It was main stage all the way for us despite the rain and the temptation of watching bands under the cover of and in the welcoming bosom of the fabulous Beat-Root cafe with its always wonderful chai and food offereings. Jamie and Shoony were next on the main stage though, playing as a five-piece for the first time. The popular local lads, who have subsequently won a public vote to play at the Party at the Palace in Linlithgow with big name artists such as Deacon Blue and Simple Minds, rocked the crowd at Audio Soup, leading them all in some retro techno moves in Dance With Me, and then encouraging audience members to join them on stage at the end of their set. And not content with providing one of the performances of the afternoon, they also entertained the night owls at the campsite fire until the sun came up on Sunday morning.
The Jenova Collective from Leeds were next with their brand of electro swing and – as they describe it – ghetto funk. Their mix of remixes included Marilyn Munroe's Diamonds are a Girl's Best Friend and, according to my tween son who knows about this sort of thing, a Lady Gaga number. They made it to Scotland's Audio Soup in the middle of a demanding summer festie schedule that will see them travelling the length and breadth of England – right down to Bestival on the Isle of Wight – and take in Wales as well. Vocalist Lily Moharrer and the six guys brought a ray of sunshine to the Scottish Borders and for a moment the music almost transported you back to the glitz and glamour of 1950s America.
And the female vocalist main stage line up continued with the next band, Rumba De Bodas, who also brought a mix of musical styles and influences to the Soup crowd. Latina, reggae, soul and folk were all there, represented along with a healthy and irreverent sense of humour by the Italian band, who went straight from performing at Audio Soup to a show at the Edinburgh Jazz Festival. They delivered something of a world tour of with a taste of Italy, South America and Africa all on the menu in their fast-paced and frentic performance.
It doesn't get much more fast-paced and frenetic than Kakatsitsi and Rebecca Vasmant however. Kakatsitsi are one of Africa's leading traditional drumming groups and their performance was both energetic and inspirational. Fresh from performances across the UK, many to tie-in with the celebrations surrounding the Queen's Baton Relay and the Commonwealth Games in Glasgow, the Ghana-based band led the crowd in an almost aerobic-style work out before demonstrating hugely impressive traditional African dances.
The communal campfires in both the arena and the campsite were as popular as ever, and as the rain got heavier, we gathered at the fire for warmth and chat, while headliners Hector Bizerk, and then Mr Woodnote and Lil Rys - back for the second year in a row - entertained those in the crowd with more stamina than us.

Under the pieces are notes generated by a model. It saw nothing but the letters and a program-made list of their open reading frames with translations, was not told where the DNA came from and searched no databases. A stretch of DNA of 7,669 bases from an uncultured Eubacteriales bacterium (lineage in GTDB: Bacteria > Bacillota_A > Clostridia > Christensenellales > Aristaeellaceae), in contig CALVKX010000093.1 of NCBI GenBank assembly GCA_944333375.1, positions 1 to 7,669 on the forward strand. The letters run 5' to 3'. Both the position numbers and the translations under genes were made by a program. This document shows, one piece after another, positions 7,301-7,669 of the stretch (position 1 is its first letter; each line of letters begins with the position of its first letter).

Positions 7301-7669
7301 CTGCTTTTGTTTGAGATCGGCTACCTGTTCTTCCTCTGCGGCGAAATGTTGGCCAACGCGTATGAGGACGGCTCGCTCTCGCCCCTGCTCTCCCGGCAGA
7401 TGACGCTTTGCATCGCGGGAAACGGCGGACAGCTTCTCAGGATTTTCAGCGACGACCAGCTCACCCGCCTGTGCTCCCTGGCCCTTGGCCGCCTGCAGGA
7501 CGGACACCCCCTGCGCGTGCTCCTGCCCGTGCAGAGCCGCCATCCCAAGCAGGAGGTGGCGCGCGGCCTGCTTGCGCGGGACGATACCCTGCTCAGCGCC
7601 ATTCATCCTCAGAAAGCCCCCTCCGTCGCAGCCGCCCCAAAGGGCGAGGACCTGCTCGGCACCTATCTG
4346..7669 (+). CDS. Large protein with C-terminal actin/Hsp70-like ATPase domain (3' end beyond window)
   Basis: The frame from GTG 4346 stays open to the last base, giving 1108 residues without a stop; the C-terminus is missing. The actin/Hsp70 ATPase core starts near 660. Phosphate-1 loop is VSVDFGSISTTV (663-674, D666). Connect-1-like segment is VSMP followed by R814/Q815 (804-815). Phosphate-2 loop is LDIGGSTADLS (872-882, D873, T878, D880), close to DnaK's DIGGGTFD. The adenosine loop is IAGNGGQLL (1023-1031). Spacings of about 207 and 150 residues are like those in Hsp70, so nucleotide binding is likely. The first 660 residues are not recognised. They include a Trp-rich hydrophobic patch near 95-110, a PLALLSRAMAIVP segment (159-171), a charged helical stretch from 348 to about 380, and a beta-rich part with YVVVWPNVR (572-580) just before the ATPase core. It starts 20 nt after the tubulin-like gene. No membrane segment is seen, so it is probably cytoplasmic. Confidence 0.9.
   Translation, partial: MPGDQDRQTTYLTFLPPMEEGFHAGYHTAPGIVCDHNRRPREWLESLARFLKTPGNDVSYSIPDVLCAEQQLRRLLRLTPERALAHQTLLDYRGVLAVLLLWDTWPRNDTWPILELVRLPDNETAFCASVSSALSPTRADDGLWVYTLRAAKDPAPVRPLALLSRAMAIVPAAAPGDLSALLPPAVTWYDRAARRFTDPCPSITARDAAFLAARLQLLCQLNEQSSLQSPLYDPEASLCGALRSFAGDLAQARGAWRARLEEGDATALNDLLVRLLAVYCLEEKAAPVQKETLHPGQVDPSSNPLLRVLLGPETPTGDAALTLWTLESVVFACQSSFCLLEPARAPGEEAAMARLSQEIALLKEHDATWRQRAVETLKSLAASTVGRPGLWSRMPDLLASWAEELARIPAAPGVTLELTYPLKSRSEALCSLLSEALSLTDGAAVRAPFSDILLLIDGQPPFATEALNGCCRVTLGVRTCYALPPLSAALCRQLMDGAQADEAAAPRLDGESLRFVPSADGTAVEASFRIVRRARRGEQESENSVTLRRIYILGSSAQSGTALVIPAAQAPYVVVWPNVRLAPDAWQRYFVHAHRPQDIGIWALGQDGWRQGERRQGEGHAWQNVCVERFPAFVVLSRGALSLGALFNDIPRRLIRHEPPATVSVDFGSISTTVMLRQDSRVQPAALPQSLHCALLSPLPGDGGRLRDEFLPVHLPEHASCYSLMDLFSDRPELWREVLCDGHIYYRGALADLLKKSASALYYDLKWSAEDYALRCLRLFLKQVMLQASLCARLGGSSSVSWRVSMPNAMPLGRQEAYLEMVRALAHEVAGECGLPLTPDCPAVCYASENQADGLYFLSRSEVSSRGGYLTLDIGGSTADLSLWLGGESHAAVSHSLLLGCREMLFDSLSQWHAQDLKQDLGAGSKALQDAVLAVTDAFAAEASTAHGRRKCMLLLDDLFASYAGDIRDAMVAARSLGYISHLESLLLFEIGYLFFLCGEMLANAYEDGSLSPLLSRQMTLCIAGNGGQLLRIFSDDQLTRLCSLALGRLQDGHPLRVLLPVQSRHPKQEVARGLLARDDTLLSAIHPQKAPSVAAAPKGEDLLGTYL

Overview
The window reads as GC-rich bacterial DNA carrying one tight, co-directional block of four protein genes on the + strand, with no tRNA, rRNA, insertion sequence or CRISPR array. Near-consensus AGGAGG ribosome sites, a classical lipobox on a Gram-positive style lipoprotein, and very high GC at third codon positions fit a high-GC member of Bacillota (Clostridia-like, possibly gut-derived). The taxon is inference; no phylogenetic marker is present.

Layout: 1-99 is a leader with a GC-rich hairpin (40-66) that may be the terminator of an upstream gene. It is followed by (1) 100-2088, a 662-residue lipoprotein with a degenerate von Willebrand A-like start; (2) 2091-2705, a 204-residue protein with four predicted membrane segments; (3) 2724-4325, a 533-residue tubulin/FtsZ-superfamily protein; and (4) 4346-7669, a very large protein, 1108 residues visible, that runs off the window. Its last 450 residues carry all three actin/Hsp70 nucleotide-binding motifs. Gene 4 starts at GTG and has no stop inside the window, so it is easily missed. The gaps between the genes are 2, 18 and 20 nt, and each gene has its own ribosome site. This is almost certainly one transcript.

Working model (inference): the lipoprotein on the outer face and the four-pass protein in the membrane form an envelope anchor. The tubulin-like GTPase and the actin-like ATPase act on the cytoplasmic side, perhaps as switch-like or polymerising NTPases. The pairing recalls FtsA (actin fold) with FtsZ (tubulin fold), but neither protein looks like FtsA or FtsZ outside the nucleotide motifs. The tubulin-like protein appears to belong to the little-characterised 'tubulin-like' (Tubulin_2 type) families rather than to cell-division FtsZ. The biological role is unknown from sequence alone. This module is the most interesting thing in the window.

Sunday was altogether a sunnier day right from the off, with the site basking in baking hot sunshine all day. As campers woke up, some of them quite gingerly, barefoot kids ran about the campsite forging new friendships. The site itself seemed relatively unscathed by the heavy rain, and by the afternoon when the main stage bands got underway, many adults were dancing barefoot as well.
Unfortunately for us though, we had to head back up the road due to work commitments. Although every bone in my body wanted to stay in and sit in the sun and soak up the atmosphere, it was time for us to say goodbye to new friends and those from previous years.
We only caught the first two bands on Sunday, Mad Tango and The Bandersnatch Cats. Edinburgh four-piece Mad Tango provided some quite thought-provoking lyrics for such an early afternoon slot, although the acoustic rock vibe was perfect for those festie goers who were just waking up, while relative newcomers The Bandersnatch Cats are also building a loyal following wwith their blend of rock and folk.
It was disappointing to miss RAGE, the awesome Rage against the Machine tribute band that has played the festival the last few years, and also the Victorian Trout Conspiracy, another returnee from last year who have graduated up the bill, and the also awesome Monster Ceilidh Band, but having had to leave Audio Soup early before, I just have to learn to organise my holidays better.
This year's Audio Soup was a more polished affair than previous years, as organisers find their groove and settle into a rhythm. It is less rough and ready than before, and having a guaranteed home for the foreseeable future will undoubtedly help those behind this lovely wee festival to refine the best bits of it even more, without losing any of its charm or appeal.
It remains affordable - kids under 12 go free as with most other events - and early bird weekend tickets for adults this year cost just £45. Its eco-credentials remain too - as well as experienced first aiders, there was also herbal first aid on site provided by trained first aiders and herbalists, the car-sharing initiative was back and there was a Soup Bus running from Waverly station in Edinburgh. And the kids area was back too, providing a bright and airy magical space where youngsters could try out clay sculpting, make willow lanterns, have their faces painted or listen to stories.
New for 2014 was the Healing Zone, which featured a range of treatments and techniques such as shiatsu, reiki, massage, reflexology as well as other arts such as clairvoyancy, astrology and soothsayers, contributing to the relaxed and open-minded feel of the event.
Audio Soup is not just not just family friendly, it is like a big friendly family get together - without the tension. Everyone knows someone there and if you don't when you arrive you certainly will by the time you leave. The eclectic range of bands performing, and the various stalls and stands promoting alternative ways of life, and even just the chilled out atmosphere at Soup enriches, feeds and calms your soul. Take the time to make the effort to go. As I said at the beginning, sometimes you need soup for the soul - and this little festival provides it in bucketloads.